Music History: June 29
2007 George McCorkle (guitarist for The Marshall Tucker Band) dies shortly after a cancer diagnosis at age 59.
2004 Rush release their 18th studio album, Feedback, comprised of eight cover songs selected from tunes that influenced each band member in their younger years.
2002 Rosemary Clooney dies of lung cancer at age 74.
2001 Dream A Little Dream: The Almost-True Story of the Mamas & the Papas, a stage musical penned by former Papas member Denny Doherty, premieres in Toronto.
1999 Former teen heartthrob Leif Garrett is arrested in Los Angeles for possession of cocaine.
1998 German pianist Horst Jankowski dies of lung cancer at age 62.
1995 Ringo Starr's first-ever TV commercial, for Pizza Hut, debuts in the US, as does a similar spot by the newly re-formed Monkees.
1994 Barbra Streisand sets a new record after grossing $16 million for a series of Madison Square Garden comeback shows.
1991 De La Soul's second album, De La Soul Is Dead, debuts at #24 on the Billboard R&B/Hip-Hop Albums chart.
1988 Lionel Richie's wife Brenda is arrested for assault after allegedly striking her husband after finding him in bed with another woman. She is later released on $5,000 bail.
1987 Meeting at a London pub, a group of record label executives decide to use the term "World Music" to promote their international artists. This new designation becomes a section in many record stores and makes it much easier to classify artists that don't fit traditional genres.
1985 Mick Jagger and David Bowie record "Dancing in the Street" at the legendary Abbey Road Studios in London for the Live Aid charity. They shoot the video the same day.
1985 New York's Cooper-Hewitt museum fetches a record $2,299,000 for John Lennon's "Roller," a 1965 Rolls Royce Phantom V painted groovy psychedelic colors by Apple associates The Fool.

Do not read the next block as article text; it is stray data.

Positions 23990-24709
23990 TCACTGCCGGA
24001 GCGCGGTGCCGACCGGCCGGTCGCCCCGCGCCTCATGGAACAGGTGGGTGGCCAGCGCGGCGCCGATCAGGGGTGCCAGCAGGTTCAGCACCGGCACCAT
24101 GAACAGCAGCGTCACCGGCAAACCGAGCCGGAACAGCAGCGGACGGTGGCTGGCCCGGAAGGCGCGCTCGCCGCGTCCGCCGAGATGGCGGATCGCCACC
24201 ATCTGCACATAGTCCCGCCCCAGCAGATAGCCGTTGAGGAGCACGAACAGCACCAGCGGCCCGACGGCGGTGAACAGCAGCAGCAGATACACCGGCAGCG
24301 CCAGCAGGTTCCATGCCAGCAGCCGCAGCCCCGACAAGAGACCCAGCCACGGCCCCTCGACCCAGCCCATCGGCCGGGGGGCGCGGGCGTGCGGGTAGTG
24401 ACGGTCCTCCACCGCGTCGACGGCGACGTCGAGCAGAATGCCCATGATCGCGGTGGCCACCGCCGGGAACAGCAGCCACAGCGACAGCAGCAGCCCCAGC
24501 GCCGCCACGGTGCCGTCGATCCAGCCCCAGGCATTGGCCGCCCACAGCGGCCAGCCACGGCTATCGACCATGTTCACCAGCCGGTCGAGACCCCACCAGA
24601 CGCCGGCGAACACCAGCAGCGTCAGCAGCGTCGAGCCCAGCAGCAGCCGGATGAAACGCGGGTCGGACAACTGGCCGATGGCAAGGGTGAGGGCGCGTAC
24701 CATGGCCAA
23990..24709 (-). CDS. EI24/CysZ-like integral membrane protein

1979 Lowell George (frontman for Little Feat) dies of a heart attack at age 34.
1978 Nicole Scherzinger (of The Pussycat Dolls) is born Nicole Prascovia Elikolani Valiente in Honolulu, Hawaii.
1978 Peter Frampton gets in a bad car accident in the Bahamas, breaking his arm and suffering internal injuries. On the bright side, he gets to miss the premiere of the film he starred in, Sgt. Pepper's Lonely Hearts Club Band, which is derided by critics and anyone unfortunate enough to see it.
1976 The Memphis City Council votes to change Elvis' home street, Highway 51 South, to "Elvis Presley Boulevard."
1975 Elton John appears onstage with The Doobie Brothers in Oakland, California, for an impromptu duet on the Doobies hit "Listen To The Music."
1975 Rocker Tim Buckley dies of a drug overdose at age 28.
1974 Gordon Lightfoot's "Sundown" hits #1.
1973 Deep Purple "Mark II," the most famous incarnation of the band, comes to an end after a show in Osaka, Japan, with lead singer Ian Gillan and bassist Roger Glover abruptly quitting the group.
1970 NBC-TV presents the Liza Minnelli special Liza, also starring songwriters Anthony Newley, Jimmy Webb, and Randy Newman.
1969 Soul singer Shorty Long, known for the 1968 hit "Here Comes The Judge," age 29, drowns along with his friend when their boat capsizes on the Detroit River in Michigan.
1969 Jimi Hendrix's Experience band play their last gig together at the Denver Pop Festival and then breaks up. Noel Redding announces he has quit the band.
1968 Donovan's "Hurdy Gurdy Man" enters the charts.
1968 Pink Floyd release their second album, A Saucerful Of Secrets.
1967 Mick Jagger and Keith Richards of The Rolling Stones are both found guilty on drug charges and sentenced in a London court; Richards gets one year, Jagger 3 months. Neither serve any time as an appeals court throws out the Richards conviction and reduces Jagger's sentence to probation.
1967 While on tour with The Hollies, Graham Nash writes a song called "Marrakesh Express" which will later find a home (and a hit) with his new band, Crosby Stills and Nash.
1966 Neil Diamond plays American Bandstand for the first time, performing his hit "Cherry, Cherry."